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New sickle cell drugs from Novartis, GBT need big discounts: ICER draft

New sickle cell drugs from Novartis, GBT need big discounts: ICER draft

When Global Blood Therapeutics won approval for its new sickle cell disease drug Oxbryta last year, execs predicted a “paradigm shift” in the way patients are treated. Now, the company is running into a common hurdle in today’s U.S. launch paradigm—pushback from cost watchdog ICER. In a draft report, ICER concluded that sickle cell disease drugs from GBT, Novartis and Emmaus Medical are too expensive to meet traditional cost-effectiveness measures. To fall within one measure of cost-effectiveness—below $150,000 per quality-adjusted life year—the companies would have to dramatically cut their prices, ICER…

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Systemic option for squamous cell carcinoma

Systemic option for squamous cell carcinoma

A new systemic medication option offers promising results for patients with high-risk squamous cell carcinoma for whom surgery has not worked, according to Chrysalyne Schmults, M.D., associate professor of dermatology at Harvard Medical School and vice chair of surgical oncology at Brigham and Women’s Hospital dermatology department, Boston. An intravenous, programmed death receptor-1 inhibitor drug called cemiplimab (Libtayo, Sanofi and Regeneron Pharmaceuticals) could offer a long-term halt of disease for a significant number of patients with this disease. “We’ve gone for so many years, in fact, the entire history of…

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Remarkable New T-Cell Discovery Can Kill Several Cancer Types in The Lab

Remarkable New T-Cell Discovery Can Kill Several Cancer Types in The Lab

The discovery of a new kind of immune cell receptor could pave the way for a new type of T-cell cancer therapy that can attack a diverse range of cancers in human patients without requiring tailored treatment. The researchers behind the discovery emphasise that testing is still at an early stage, having been conducted only in mice and in human cells in the lab, not yet in living patients. But the preliminary results are promising, and suggest we could be on the…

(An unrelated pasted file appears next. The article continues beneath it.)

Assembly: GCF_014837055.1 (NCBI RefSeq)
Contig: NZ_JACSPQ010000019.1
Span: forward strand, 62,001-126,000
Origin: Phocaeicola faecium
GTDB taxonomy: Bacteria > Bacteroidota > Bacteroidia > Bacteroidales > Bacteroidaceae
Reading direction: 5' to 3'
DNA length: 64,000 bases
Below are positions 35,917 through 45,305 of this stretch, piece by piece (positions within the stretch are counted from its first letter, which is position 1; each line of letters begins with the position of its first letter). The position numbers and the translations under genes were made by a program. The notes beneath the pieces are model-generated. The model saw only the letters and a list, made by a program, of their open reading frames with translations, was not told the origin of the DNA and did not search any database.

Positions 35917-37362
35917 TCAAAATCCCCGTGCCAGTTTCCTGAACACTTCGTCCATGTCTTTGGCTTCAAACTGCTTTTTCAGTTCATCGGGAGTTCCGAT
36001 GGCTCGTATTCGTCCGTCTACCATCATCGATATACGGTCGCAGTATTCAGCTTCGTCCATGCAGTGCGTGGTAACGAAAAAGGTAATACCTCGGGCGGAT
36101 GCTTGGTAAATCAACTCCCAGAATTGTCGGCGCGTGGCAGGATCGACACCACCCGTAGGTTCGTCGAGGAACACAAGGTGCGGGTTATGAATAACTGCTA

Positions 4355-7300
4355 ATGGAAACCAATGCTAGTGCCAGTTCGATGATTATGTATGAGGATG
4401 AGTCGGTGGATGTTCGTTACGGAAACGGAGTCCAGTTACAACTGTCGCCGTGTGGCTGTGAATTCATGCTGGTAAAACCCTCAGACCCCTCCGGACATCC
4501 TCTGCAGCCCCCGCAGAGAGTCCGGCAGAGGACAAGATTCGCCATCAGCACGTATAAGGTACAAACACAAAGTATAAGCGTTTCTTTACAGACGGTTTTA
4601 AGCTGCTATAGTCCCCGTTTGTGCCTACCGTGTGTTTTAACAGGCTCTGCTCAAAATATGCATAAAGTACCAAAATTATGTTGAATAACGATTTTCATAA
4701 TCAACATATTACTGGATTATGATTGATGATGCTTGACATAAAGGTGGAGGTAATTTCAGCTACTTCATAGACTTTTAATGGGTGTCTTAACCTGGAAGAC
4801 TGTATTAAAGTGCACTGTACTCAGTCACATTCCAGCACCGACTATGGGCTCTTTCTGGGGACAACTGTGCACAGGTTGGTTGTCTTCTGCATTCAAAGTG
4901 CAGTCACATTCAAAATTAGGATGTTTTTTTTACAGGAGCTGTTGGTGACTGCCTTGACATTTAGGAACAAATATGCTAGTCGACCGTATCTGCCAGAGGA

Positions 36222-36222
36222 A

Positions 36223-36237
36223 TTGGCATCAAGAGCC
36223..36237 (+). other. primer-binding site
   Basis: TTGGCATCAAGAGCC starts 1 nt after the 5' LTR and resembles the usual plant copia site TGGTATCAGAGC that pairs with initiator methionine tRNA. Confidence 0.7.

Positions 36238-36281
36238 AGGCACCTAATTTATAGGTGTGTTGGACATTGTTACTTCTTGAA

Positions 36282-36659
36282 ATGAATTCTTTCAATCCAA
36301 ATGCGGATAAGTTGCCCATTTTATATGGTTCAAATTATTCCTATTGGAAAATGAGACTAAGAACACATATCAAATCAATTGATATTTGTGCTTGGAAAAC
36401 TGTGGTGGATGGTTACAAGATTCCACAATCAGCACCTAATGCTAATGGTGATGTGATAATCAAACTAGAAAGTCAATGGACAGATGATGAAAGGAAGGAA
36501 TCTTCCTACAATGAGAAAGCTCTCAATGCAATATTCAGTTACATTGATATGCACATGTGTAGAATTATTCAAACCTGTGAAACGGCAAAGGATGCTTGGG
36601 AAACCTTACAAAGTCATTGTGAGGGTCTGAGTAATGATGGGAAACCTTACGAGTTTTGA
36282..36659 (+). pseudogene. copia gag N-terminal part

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America is about to get a powerful tool in the war against cancer

America is about to get a powerful tool in the war against cancer

KEY POINTS The country’s first carbon ion therapy center to treat cancer is being built in collaboration with Hitachi on the campus of the Mayo Clinic in Jacksonville, Florida. An alternative to surgery, this new treatment is viewed as the next horizon of cancer care. It has the capability of killing cancer cells that are resistant to traditional radiation therapy, many experts say. America’s war on cancer is about to get another tool in its arsenal. The country’s first carbon…

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All in the Timing: Many Get Knee Replacement Too Late or Too Soon

All in the Timing: Many Get Knee Replacement Too Late or Too Soon

It’s a question many aging Americans face: Is it time to replace my aching knee, or should I wait? New research suggests that for far too many patients, the procedure is done either too late or too soon. Much of the success of knee replacement surgery for knee osteoarthritis depends on timing, but a team at Northwestern University’s Feinberg School of Medicine in Chicago found that 90% of patients who could benefit from the procedure waited too long to have…